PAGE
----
By D. A. Blackburn
Kristine Thatcher, artistic director of the BoarsHead Theater and stage director of the company’s latest offering, is quick to point out that “Moonlight and Magnolias” is a play produced for the sheer fun of it. Though Ron Hutchinson’s story focuses on three very real men – all of whom remain legends of Hollywood’s golden age – and events which are plausible, though certainly exaggerated and unlikely, “Magnolias” is a work that refuses, wisely, to take itself too seriously. The result is an intoxicatingly funny work, executed by the BoarsHead with comedic poise and a very professional confidence.
Hutchinson’s play focuses on a tumultuous week in the life of David O. Selznick. Movie buffs will note that Selznick is the producer behind one of Hollywood’s greatest triumphs, and the son-in-law of famed studio head Louis B. Mayer (the second M in MGM). After years of casting and conceptualizing Selznick has begun filming his mega-budget opus, “Gone with the Wind,” only to discover that his screenplay is riddled with problems. In an ulcer-inducing move, he has stopped production and brought in a pair of big guns – with even bigger personalities – to help him repair a script which seems irreparable.
Selznick’s hired help: Ben Hecht (a well known journalist and screenwriter and passionate Zionist, known for his tireless efforts to help European Jews escape the horrors of World War II) and Victor Fleming (the only director in history to have two films in the top 10 of the American Film Institute’s list of greatest American films).
“Moonlight and Magnolias” finds the three men sequestered in Selznick’s office for a five-day, non-stop creative binge, with only peanuts and bananas to sustain them. It’s a crazy concept, that Selzick could wield the power to virtually abduct these two legends, but that aside, Hutchinson has done his Hollywood homework, and injects the work with a host of humor based in historical fact.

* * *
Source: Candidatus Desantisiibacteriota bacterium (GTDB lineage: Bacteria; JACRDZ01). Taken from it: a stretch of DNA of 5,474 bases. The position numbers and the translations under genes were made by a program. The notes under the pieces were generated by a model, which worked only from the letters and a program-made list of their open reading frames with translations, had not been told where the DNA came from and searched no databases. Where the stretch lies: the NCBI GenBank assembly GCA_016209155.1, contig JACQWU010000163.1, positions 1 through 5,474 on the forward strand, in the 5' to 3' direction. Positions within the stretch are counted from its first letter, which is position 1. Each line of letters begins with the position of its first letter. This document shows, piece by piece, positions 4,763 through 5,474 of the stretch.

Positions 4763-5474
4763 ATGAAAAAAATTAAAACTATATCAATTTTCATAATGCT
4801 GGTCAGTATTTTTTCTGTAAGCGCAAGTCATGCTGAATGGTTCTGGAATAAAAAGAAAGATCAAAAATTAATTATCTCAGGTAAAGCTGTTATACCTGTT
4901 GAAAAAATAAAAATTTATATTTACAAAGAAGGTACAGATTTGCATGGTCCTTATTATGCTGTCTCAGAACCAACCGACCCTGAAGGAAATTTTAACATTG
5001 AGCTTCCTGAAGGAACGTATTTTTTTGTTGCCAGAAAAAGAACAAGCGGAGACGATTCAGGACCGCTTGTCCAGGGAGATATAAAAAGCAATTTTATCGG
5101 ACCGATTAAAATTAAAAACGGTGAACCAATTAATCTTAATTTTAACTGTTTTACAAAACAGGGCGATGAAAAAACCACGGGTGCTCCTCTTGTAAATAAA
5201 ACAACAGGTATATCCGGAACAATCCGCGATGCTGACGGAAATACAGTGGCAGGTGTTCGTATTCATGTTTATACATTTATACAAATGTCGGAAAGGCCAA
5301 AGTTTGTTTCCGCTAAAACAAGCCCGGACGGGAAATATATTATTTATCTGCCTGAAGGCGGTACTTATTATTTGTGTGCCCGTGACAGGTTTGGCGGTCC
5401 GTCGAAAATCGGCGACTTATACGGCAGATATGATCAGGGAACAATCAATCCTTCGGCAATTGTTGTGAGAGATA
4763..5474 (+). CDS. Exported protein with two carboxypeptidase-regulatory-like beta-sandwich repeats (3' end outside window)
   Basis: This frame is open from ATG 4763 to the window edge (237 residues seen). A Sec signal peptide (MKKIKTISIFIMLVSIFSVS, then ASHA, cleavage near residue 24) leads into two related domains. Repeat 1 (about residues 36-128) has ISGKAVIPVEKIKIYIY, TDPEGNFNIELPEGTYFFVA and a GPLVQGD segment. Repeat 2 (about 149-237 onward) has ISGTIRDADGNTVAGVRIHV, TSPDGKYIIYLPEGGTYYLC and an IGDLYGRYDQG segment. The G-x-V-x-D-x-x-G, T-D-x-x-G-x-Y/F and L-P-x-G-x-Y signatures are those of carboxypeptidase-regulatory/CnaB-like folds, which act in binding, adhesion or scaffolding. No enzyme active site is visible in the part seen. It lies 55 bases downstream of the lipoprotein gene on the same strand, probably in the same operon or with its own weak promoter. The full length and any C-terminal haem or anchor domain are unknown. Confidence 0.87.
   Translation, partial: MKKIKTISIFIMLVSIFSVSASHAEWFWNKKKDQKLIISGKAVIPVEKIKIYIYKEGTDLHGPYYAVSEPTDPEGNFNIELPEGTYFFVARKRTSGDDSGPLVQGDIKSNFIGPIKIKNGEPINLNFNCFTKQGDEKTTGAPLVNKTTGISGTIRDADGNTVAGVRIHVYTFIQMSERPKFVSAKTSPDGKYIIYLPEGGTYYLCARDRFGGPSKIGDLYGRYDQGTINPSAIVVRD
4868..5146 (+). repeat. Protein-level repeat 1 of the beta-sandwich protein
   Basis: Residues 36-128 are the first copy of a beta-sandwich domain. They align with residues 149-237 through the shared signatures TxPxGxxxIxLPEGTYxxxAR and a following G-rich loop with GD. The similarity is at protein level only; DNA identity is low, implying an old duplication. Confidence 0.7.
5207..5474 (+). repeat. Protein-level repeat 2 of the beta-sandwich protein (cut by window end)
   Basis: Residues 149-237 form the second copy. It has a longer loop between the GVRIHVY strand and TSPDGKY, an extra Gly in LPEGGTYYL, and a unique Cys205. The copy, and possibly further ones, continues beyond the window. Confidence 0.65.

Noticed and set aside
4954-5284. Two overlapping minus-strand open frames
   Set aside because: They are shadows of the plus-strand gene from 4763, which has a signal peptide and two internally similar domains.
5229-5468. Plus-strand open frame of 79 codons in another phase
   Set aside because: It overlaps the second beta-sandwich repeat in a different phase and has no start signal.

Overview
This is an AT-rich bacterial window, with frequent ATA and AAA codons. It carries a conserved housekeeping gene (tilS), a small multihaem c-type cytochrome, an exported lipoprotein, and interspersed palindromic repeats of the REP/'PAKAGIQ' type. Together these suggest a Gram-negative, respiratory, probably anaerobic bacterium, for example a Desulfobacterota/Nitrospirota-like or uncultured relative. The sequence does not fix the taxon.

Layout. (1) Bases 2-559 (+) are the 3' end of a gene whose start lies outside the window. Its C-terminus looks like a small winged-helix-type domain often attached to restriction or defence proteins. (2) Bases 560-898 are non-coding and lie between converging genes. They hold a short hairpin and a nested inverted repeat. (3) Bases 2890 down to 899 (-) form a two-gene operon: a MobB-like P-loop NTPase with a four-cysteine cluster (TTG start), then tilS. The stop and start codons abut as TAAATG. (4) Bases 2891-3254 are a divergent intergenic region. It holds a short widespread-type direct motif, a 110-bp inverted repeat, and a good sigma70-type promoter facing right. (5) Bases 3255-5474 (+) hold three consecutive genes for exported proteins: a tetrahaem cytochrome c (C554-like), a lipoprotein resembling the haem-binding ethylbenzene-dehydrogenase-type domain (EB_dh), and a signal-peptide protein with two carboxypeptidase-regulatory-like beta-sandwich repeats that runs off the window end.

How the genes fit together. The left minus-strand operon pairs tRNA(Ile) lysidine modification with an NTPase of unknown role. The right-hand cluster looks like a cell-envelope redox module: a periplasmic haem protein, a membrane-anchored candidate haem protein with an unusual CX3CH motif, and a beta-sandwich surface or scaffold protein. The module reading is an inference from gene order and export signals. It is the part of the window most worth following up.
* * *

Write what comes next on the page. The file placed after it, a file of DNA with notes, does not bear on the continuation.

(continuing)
The play unfolds as two laugh-filled acts, as the three legends work to create a screenplay that will forever change the world’s view of cinema – Selznick and Fleming acting out their vision of the work, while Hecht plunks away on a typewriter. Remarkably, all but Selznick believe it will be a flop.
The BoarsHead’s casting of Tommy A. Gomez as Selznick, Nathan M. Hosner as Fleming and Jonathan Wagner as Hecht is superb. All are well suited to their roles, physically and creatively. Under the direction of Thatcher, they strike a solid balance of chemistry and individual comedic timing. Likewise, Samantha Garcia makes an outstanding impression as Selznick’s secretary, Miss Poppenghul. Though the role is much smaller than those of her fellow thespians, she brings a tremendous amount of nuance to it, generating some of the show’s biggest laughs.
From a technical standpoint, the BoarsHead’s production value is also very high. The show’s sound design incorporates a variety of period-correct and movie-related music, along with Selznick’s ever-present intercom. Lighting is well executed for the simple single set, and properties are both visually appealing and amusing. Nicole L. Broughton’s sets are perhaps a bit too “funky fifties” styled, but they are attractive and functional for the comedy.
(FOR “REVIEW BOX”)
‘Moonlight and Magnolias’
BoarsHead Theatre, 425 S. Grand, Lansing. Wed.-Sun., through Dec. 30. Tickets: $12-$25. For information: 517-484-7805 or http://www.boarshead.org